Yep, this was my original point about market share relative to other suppliers. It’s entirely possible, even likely, that the marketshare figures have no mathematical relationship to the production output projections, and has everything to do with where CISRI thinks it will be in terms of competing with other suppliers for the share of those fixed outputs. After spending time to read the whole document, there’s nothing I saw that would specify how those marketshare figures should be interpreted. However, keep in mind that the objective of the document is to report on and sell CISRI’s future prospects for the part of the business they supply to the final assembler, not to document production output for the final assembler themselves, and thus it would make sense to interpret figures like market share as about their position relative to other suppliers, not as a figure related to total output of engines.
Even if the market share only has to do with where CSRI thinks it will be in terms of competing with other suppliers, that doesn't really make sense, because in 2020 if producing 5 WS-15s is meant to represent "20%" of market share relative to competitors and if producing 5 WS-15s (the same number) in 2026 is meant to represent "50%" of overall market share relative to competitors.... then that means in 2020 overall it means they are projecting there would be 25 WS-15s produced in 2020 and only 10 produced in 2026.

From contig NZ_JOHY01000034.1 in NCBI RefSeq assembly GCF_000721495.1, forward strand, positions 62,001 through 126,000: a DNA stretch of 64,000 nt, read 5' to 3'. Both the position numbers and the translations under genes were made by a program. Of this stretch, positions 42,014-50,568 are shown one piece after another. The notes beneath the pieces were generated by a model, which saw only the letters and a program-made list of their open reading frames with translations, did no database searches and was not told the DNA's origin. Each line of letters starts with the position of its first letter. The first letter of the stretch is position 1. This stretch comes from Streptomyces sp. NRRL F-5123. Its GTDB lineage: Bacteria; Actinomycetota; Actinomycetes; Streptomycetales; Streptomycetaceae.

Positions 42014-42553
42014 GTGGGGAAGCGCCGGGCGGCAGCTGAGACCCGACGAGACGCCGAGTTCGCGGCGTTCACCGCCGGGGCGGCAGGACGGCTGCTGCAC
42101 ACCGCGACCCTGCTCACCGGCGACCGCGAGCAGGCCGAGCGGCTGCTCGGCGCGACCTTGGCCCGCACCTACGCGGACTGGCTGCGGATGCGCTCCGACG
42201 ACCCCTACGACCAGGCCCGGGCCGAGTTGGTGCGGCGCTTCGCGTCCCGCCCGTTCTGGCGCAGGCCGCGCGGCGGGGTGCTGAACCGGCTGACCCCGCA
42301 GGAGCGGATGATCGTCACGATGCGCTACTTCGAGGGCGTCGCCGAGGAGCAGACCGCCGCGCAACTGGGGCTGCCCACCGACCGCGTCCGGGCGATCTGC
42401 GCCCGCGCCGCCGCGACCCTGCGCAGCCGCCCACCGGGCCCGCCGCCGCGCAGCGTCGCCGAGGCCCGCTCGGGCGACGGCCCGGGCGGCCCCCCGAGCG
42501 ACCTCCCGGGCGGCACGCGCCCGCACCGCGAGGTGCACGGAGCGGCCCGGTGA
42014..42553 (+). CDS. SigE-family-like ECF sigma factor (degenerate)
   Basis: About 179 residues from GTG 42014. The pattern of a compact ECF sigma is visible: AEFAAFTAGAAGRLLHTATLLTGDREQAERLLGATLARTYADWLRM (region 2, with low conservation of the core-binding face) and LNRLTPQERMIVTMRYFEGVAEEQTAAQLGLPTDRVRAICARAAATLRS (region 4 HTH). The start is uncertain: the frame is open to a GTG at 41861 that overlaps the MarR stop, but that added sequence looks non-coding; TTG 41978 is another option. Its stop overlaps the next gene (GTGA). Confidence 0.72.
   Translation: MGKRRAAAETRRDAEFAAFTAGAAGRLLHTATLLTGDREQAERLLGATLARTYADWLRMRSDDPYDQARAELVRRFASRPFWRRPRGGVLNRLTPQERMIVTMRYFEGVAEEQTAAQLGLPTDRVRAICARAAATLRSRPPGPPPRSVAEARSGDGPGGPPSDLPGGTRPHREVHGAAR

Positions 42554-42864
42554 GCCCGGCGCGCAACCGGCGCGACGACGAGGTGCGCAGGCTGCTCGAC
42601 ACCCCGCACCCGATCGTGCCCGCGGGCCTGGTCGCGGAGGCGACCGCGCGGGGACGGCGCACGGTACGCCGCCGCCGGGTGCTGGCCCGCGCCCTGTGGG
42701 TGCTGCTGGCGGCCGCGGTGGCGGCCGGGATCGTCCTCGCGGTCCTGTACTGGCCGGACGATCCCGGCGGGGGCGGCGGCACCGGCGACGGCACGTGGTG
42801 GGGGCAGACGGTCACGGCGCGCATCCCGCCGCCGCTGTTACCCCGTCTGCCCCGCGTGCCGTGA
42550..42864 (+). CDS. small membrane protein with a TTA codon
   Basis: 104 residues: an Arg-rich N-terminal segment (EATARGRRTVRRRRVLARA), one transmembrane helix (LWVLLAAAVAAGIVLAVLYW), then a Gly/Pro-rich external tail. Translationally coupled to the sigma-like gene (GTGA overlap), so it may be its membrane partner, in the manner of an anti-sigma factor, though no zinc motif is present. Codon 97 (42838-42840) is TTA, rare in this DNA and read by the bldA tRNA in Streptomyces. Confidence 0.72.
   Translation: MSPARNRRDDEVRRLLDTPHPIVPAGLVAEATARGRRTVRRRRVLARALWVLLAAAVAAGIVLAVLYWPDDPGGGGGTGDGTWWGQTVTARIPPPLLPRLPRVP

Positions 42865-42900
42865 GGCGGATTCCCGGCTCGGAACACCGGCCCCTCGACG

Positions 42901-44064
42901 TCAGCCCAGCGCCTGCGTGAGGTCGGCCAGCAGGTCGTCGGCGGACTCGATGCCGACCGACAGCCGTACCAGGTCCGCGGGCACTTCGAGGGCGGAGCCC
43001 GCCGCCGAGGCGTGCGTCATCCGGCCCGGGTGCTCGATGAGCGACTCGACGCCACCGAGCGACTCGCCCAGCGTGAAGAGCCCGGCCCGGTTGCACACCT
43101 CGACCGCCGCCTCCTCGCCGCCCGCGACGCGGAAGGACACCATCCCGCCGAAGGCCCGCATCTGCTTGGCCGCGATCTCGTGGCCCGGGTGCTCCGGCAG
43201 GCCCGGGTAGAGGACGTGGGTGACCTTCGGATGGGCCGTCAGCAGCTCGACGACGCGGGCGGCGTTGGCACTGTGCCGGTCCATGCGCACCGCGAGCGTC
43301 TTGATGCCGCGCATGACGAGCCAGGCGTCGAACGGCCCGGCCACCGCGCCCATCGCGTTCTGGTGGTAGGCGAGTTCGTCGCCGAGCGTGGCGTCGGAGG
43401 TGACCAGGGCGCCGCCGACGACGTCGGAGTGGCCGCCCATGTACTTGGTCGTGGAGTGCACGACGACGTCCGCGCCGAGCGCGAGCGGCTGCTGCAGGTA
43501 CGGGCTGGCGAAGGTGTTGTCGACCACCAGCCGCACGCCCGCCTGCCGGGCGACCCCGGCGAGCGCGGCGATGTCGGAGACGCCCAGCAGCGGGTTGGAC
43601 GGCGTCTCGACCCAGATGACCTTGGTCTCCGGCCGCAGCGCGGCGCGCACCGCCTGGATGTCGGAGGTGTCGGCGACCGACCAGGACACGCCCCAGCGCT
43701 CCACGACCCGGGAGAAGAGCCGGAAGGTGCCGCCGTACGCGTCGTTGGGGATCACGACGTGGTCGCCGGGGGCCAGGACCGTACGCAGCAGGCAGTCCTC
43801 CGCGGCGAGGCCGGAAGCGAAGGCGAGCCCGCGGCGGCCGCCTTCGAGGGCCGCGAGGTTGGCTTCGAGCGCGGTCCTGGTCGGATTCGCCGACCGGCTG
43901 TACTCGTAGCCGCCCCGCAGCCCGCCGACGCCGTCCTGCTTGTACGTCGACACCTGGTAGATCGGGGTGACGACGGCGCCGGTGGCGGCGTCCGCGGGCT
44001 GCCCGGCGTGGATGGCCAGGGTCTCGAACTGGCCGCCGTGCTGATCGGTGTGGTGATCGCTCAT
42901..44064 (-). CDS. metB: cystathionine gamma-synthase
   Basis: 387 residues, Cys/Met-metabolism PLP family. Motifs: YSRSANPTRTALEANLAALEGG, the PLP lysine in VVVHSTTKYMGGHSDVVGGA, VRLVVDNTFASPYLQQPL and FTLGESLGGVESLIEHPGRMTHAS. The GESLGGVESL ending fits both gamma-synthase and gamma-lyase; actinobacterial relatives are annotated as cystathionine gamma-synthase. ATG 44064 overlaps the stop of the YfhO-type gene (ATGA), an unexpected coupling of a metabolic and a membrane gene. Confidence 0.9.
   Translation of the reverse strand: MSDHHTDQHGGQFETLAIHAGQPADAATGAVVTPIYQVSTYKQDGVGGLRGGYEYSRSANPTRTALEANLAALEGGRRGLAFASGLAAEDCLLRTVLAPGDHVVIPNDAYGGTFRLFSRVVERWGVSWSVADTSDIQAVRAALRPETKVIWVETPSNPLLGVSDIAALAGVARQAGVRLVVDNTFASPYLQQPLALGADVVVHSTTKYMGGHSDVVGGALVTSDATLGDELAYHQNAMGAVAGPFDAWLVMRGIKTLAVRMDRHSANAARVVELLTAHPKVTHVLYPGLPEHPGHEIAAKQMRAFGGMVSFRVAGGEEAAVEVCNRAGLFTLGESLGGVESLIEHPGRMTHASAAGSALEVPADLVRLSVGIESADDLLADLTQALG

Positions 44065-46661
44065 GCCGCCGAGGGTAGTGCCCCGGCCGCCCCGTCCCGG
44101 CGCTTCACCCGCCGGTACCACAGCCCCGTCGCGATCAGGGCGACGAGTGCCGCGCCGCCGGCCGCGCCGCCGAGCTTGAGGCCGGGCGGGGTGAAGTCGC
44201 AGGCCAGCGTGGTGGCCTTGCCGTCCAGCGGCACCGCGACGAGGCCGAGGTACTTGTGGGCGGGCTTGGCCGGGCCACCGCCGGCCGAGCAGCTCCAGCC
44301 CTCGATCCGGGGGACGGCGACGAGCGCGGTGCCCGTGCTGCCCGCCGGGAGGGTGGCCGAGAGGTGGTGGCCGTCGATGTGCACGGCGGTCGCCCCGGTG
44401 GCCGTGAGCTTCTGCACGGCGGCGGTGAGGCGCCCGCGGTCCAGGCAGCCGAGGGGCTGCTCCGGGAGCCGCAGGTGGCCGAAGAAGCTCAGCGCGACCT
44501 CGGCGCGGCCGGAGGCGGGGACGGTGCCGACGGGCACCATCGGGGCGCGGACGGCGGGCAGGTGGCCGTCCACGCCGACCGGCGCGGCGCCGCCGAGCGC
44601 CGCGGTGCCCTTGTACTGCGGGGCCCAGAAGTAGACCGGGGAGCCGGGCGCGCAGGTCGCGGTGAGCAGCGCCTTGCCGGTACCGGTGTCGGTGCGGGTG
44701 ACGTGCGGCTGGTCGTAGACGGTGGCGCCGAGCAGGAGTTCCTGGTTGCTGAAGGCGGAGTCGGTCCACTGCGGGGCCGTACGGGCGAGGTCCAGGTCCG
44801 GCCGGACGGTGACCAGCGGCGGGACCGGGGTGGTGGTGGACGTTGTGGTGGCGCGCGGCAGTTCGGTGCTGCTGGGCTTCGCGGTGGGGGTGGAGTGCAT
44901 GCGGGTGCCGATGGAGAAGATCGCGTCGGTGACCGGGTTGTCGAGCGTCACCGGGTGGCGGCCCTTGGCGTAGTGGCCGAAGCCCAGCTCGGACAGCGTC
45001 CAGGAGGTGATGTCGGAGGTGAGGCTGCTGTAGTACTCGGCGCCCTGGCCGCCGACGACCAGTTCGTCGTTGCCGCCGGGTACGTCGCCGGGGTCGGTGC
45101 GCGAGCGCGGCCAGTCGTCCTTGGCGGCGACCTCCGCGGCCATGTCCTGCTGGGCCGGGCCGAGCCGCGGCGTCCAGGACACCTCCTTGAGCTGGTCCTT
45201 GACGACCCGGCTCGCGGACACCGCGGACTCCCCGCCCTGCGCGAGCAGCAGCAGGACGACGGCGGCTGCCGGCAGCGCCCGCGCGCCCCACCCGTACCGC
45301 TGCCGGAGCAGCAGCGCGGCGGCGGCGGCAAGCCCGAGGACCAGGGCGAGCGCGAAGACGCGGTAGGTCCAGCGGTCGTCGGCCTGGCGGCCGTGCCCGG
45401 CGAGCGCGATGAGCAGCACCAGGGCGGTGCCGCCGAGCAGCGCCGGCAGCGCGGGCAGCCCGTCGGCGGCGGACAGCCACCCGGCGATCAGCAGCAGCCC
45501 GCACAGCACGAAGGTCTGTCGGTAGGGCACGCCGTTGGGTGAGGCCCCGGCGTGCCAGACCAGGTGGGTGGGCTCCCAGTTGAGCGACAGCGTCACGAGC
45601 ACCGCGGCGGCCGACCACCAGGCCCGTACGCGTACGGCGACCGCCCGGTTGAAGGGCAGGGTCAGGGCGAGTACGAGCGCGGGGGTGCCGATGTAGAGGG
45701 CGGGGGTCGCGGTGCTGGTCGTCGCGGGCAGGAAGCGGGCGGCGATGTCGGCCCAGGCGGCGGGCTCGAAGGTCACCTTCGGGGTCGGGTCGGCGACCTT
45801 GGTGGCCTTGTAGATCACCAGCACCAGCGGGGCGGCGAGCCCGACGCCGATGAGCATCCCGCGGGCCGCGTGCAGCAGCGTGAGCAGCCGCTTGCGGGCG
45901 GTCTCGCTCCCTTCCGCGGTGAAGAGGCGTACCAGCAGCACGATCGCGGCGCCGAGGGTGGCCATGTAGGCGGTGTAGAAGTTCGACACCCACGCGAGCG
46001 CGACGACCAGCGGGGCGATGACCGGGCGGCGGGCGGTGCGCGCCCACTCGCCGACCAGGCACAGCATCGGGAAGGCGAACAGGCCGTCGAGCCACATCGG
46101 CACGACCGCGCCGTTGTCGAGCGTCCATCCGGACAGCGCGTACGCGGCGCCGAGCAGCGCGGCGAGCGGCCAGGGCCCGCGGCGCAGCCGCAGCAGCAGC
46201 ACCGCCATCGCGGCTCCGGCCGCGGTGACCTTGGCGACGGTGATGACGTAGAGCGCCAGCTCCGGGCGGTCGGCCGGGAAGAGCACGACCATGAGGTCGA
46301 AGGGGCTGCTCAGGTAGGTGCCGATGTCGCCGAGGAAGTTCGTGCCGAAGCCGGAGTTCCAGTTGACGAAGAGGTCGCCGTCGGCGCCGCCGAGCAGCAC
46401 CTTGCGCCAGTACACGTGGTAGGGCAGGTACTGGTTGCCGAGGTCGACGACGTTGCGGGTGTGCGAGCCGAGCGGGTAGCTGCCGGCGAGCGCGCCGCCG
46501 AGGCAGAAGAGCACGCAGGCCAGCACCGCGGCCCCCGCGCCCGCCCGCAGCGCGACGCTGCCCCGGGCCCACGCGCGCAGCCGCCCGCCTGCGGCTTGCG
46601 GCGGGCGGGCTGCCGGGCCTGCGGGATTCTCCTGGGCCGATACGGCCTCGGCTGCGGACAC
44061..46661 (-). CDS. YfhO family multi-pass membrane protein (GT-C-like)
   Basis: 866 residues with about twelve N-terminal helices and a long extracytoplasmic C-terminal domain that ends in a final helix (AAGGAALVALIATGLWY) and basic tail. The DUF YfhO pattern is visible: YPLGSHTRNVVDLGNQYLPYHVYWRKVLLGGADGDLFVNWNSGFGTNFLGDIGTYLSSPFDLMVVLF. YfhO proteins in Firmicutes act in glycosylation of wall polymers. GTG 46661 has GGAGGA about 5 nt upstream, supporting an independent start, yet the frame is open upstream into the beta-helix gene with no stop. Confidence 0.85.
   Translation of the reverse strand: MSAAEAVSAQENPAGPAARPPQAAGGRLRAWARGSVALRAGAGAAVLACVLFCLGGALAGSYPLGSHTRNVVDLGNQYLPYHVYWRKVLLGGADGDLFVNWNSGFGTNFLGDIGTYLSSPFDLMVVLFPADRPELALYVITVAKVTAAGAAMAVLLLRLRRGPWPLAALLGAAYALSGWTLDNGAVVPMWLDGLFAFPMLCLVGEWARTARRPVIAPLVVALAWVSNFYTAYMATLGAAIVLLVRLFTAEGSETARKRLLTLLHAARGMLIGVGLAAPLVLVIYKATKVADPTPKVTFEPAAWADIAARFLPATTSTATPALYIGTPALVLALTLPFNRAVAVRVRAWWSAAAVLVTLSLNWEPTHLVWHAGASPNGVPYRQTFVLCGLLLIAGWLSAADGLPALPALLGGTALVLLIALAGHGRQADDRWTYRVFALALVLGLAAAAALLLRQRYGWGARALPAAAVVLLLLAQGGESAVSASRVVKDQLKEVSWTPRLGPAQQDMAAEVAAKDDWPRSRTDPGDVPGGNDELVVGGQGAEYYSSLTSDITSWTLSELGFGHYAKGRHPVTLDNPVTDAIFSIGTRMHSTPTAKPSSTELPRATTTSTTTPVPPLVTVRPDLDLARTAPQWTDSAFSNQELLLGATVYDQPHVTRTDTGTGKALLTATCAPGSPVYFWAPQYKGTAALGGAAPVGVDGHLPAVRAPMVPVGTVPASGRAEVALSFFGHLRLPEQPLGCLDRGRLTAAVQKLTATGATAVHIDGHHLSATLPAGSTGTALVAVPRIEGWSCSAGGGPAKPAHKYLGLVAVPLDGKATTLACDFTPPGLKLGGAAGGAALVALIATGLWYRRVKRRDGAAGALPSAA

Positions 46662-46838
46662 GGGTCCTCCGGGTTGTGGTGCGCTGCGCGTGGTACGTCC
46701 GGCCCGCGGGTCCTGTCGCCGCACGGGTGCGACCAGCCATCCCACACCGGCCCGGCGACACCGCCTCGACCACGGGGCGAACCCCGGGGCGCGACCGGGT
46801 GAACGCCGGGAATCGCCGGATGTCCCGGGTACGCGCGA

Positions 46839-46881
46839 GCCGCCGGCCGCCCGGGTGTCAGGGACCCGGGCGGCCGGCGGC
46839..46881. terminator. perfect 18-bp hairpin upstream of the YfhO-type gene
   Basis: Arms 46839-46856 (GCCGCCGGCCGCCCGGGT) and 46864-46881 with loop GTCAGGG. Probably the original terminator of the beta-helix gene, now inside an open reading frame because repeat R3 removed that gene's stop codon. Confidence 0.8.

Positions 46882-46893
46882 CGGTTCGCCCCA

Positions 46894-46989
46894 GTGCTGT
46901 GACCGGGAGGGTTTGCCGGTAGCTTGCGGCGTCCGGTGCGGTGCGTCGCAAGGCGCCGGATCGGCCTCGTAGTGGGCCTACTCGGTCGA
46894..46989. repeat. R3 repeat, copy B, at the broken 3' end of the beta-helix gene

The table as it is just doesn't make sense, because if production of engines is fixed every year between 2020 and 2026, yet CISRI's "market share" increases from 20% to 50%, then the only way that would make sense is if the overall market size has shrunk! I consider that to be rather unlikely.